Tuesday, May 7, 2019

Tribeca with Abe: White As Snow

I’ve had the pleasure this year of screening a number of selections from this year’s Tribeca Film Festival, which ran April 24th – May 5th.

White As Snow
Directed by Anne Fontaine
International Narrative Competition

The story of Snow White has been told countless times. In recent years, there have been at least three distinctly memorable and very different interpretations, the blockbuster “Snow White and the Huntsman,” the more playful “Mirror, Mirror,” and the modern-day Spanish film “Blancanieves.” This film most closely matches the latter of those, transplanting both characters and concepts closer to modern times, hoping to find some new meaning from presenting familiar events in a setting that alters their impact. While it’s decently rewarding to recognize reshaped facets, that’s hardly enough to make a complete movie.

Claire (Lou de Laâge) works as a maid at the hotel managed by her late father’s new wife, Maud (Isabelle Huppert), who plays nice to her stepdaughter but harbors deep jealousy for the way that the younger woman is looked at and treated by every man she meets. When Claire goes jogging along the side of the road, she is abducted and manages, through sheer coincidence, to escape execution by an assassin. Aware that someone wants her dead, Claire takes up residence in a small town in the country, befriending a number of men who interact with her through different roles but all seek to spend time in her company as Maud carefully monitors signs of life from the stepdaughter she thought had been killed.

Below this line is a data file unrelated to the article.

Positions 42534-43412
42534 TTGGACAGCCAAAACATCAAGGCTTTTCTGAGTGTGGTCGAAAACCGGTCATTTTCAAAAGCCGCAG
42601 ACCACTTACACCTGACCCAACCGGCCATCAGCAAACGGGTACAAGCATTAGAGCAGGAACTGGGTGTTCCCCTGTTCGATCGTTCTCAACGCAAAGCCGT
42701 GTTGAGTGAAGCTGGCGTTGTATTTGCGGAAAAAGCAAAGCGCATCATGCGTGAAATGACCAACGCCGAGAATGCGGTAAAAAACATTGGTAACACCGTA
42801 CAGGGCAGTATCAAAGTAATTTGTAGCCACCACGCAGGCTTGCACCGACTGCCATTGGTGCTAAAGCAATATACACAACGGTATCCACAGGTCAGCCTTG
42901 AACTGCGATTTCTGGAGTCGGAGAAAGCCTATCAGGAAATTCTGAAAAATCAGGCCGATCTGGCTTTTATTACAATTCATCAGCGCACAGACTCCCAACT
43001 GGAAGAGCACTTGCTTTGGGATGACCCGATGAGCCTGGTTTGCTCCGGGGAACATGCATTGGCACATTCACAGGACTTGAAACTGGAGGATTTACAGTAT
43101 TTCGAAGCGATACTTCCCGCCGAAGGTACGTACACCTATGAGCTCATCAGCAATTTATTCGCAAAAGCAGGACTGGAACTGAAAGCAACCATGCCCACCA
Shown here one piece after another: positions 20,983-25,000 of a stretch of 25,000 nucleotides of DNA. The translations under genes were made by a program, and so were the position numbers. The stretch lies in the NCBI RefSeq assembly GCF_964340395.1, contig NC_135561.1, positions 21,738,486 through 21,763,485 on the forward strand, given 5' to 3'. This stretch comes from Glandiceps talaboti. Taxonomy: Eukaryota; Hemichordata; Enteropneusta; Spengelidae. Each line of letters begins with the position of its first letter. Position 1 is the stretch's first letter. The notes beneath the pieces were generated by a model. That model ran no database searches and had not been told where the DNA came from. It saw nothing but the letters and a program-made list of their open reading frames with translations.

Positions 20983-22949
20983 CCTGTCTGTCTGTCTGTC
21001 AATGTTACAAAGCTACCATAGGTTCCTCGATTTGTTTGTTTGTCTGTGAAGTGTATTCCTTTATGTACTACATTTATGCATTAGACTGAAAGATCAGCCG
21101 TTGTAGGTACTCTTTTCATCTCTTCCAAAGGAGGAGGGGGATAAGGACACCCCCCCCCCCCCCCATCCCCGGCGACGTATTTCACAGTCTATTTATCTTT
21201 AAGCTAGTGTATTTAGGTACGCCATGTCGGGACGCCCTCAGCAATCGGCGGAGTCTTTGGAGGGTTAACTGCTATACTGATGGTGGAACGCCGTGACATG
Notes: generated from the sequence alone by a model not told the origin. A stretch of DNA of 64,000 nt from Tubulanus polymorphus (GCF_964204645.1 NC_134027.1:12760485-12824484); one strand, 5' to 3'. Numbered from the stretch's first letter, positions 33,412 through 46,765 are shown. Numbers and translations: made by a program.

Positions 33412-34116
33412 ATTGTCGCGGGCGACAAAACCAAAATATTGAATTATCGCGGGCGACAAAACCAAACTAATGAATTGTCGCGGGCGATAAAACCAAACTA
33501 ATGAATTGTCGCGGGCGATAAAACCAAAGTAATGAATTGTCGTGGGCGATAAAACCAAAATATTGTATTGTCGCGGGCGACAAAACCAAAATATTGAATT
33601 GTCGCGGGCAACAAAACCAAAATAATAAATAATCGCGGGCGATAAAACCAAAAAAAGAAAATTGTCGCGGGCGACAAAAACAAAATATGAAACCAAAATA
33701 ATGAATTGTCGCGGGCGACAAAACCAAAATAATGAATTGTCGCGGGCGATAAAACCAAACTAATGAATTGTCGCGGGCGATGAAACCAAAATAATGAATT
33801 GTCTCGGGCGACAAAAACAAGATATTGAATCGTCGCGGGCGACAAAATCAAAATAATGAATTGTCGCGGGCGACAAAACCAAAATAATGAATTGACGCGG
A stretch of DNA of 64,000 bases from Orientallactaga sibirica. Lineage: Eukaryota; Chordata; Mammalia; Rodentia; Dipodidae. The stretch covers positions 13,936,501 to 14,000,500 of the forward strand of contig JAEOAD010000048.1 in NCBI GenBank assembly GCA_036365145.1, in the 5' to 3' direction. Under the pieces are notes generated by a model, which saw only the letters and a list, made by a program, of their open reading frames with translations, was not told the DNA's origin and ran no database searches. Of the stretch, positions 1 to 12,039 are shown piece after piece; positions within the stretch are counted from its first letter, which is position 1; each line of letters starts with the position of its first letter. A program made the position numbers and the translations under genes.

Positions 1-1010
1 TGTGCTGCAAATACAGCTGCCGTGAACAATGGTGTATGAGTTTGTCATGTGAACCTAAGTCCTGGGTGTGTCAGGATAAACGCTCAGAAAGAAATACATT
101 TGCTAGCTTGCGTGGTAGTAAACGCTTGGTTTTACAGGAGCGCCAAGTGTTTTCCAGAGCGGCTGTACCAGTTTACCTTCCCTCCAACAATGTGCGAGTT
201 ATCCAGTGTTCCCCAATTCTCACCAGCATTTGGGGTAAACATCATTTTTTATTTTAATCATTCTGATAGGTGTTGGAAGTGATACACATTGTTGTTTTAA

There’s a distinctly French air to this film that is only partially due to its language and setting. Maud’s feelings towards her stepdaughter are never expressed aloud to Claire, and it almost seems not to occur to Claire that anyone might be wondering about her whereabouts following her sudden disappearance. As she begins a new life, Claire does the opposite of what might be expected of a person in her situation, which is to trust everyone around her. The amount of sex in this film is best described as tiring, since Claire almost feels less like a character than an idea, one which doesn’t really fit with the sweet-natured victim of this otherwise recognizable story.

Though there are deep issues with the character and the film surrounding her, de Laâge offers a performance that at least explains why it is that all the men she meets are so drawn to her. Huppert, an Oscar nominee in 2016 for “Elle” and the star of a film from earlier this year with protagonists of similar ages, “Greta,” delivers well in certain scenes, but the film doesn’t make enough use of the talent it has. This is more a fable than a film, a creative idea that doesn’t bloom after its birth.


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